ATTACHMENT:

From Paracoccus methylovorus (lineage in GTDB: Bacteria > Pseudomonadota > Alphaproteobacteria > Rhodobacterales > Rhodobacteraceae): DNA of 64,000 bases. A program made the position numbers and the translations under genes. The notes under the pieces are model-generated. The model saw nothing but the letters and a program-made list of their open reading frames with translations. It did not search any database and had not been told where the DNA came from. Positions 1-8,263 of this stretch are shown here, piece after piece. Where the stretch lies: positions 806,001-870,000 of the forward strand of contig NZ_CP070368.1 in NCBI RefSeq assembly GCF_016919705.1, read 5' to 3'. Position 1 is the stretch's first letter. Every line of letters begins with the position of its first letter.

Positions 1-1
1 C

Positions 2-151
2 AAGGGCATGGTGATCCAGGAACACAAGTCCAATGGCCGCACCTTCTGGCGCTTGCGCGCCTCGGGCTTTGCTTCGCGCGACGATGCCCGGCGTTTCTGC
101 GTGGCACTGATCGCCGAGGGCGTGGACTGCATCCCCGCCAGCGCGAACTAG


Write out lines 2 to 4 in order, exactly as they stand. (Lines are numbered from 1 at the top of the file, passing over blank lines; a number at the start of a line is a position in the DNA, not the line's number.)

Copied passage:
Positions 1-1
1 C

Positions 2-151